Grain Bins


Why you see more 87-octane fuel in SD

Posted on October 08, 2013


You’ve probably noticed some changes at gas pumps lately in South Dakota. Most stations now offer two options of 87-octane fuel, one with 10% ethanol and one without. So what’s behind the changes?

Oil companies have decided it’s more important to add to their record profits by distributing cheaper, sub-grade, low-octane gasoline. For the record, ethanol has not changed a bit, but the gasoline being blended with that ethanol has with the use of less expensive, lower quality 84-octane fuel in their mixes.

Regardless of what BIG OIL says, this change of fuel quality has nothing to do with the renewable fuels standard, which is simply another lie among their lengthy list. This move has everything to do with profit margins, but don’t expect oil companies to reduce their prices now after switching to an inferior product. Analysts note the recent drop in prices at the pump is credited to the fall in ethanol prices.

The significant savings consumers receive from ethanol was trumpeted again last week with yet another independent study showing the numerous benefits from producing American-made, cleaner-burning biofuels. The study done by economist Philip K. Verleger revealed that America’s domestic fuel policy saves drivers up to $1.50/gallon and drastically reduces the country’s dependence on foreign oil.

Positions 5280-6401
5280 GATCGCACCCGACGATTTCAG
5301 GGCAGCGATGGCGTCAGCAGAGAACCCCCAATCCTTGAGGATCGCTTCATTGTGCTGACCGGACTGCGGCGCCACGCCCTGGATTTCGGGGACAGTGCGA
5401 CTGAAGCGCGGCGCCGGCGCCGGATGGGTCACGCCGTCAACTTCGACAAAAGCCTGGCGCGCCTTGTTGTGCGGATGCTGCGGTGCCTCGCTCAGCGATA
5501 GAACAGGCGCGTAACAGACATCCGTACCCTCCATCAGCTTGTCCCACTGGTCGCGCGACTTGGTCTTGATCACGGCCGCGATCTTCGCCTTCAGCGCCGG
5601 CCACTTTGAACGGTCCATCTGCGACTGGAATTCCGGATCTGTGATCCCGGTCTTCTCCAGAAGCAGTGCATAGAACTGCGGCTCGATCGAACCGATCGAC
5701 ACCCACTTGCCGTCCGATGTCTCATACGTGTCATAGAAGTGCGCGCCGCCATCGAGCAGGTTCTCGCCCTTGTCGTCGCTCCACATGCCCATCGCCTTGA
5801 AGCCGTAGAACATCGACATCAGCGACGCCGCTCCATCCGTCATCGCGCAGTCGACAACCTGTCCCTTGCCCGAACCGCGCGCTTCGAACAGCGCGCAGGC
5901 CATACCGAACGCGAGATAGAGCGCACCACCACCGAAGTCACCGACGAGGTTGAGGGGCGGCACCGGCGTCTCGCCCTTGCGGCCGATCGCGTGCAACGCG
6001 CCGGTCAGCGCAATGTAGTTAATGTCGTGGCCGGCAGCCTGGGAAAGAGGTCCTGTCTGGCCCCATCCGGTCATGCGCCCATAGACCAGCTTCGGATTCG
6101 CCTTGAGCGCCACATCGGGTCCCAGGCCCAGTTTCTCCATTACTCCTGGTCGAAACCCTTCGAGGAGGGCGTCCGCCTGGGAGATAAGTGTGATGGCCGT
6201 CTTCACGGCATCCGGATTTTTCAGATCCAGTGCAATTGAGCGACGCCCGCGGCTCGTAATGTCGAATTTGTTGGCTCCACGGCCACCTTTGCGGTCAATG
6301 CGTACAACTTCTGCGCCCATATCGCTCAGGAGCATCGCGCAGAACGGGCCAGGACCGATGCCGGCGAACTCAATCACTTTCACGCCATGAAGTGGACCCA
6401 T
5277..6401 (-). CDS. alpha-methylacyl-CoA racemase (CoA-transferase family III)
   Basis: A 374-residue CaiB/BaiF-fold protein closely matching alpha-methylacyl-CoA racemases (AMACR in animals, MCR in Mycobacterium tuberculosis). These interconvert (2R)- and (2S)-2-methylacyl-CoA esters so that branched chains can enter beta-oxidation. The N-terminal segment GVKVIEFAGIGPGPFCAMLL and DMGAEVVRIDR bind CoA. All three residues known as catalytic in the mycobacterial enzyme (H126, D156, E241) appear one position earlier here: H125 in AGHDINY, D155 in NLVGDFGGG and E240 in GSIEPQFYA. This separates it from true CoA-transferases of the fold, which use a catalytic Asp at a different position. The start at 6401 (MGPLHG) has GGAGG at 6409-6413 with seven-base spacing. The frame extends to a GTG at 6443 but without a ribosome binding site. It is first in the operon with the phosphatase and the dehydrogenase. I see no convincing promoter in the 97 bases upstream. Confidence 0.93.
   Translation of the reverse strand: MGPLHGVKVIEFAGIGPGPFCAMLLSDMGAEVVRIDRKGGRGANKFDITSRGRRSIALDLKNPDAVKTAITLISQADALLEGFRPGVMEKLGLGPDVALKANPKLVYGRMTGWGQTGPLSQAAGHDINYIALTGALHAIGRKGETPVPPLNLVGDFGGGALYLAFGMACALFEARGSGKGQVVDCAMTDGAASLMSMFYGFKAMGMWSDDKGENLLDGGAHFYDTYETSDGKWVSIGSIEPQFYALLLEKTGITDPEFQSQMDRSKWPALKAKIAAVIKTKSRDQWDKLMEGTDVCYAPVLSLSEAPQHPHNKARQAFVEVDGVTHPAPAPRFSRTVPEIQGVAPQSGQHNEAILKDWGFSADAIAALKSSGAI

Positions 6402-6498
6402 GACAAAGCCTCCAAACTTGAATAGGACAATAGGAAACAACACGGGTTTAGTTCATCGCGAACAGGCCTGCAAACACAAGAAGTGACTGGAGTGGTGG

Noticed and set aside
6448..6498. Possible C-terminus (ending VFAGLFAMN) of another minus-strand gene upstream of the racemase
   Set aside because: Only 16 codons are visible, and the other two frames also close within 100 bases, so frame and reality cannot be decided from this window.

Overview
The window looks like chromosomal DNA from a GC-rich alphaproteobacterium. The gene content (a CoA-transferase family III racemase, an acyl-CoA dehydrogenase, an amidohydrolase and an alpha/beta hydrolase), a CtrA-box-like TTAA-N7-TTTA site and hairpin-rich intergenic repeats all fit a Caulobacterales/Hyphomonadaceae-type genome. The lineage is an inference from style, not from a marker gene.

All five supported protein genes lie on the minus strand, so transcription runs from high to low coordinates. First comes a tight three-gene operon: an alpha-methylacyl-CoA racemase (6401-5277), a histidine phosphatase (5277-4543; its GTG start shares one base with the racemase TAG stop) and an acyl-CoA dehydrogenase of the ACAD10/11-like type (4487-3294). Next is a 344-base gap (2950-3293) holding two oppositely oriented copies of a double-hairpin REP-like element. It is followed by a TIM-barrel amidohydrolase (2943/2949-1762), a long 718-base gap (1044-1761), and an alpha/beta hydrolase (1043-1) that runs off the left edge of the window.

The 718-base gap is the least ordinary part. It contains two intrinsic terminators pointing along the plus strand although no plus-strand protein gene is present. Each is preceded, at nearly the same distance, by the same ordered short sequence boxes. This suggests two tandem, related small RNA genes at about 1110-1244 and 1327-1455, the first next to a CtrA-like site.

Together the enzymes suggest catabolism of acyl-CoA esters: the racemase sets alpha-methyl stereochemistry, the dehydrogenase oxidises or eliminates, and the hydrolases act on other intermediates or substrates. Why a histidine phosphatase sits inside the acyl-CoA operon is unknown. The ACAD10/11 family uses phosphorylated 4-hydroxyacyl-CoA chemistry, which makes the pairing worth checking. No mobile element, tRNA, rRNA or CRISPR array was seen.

Ethanol is the highest performance fuel on the market today with an octane rating of 113. This not only brings up the sub-grade fuel octane levels to legal standards, but serves as a clean oxygenate additive in replace of dangerous chemicals like benzene, a known carcinogen.

“Oil and gas companies don’t care about their consumers. If they did why would they be forcing a lower-quality product on to drivers?” asked South Dakota Corn Utilization Council president Brian Smith. “Ethanol simply gives consumers a choice at the pump, in response big oil does everything within their power to manipulate the market and maintain their monopoly.”

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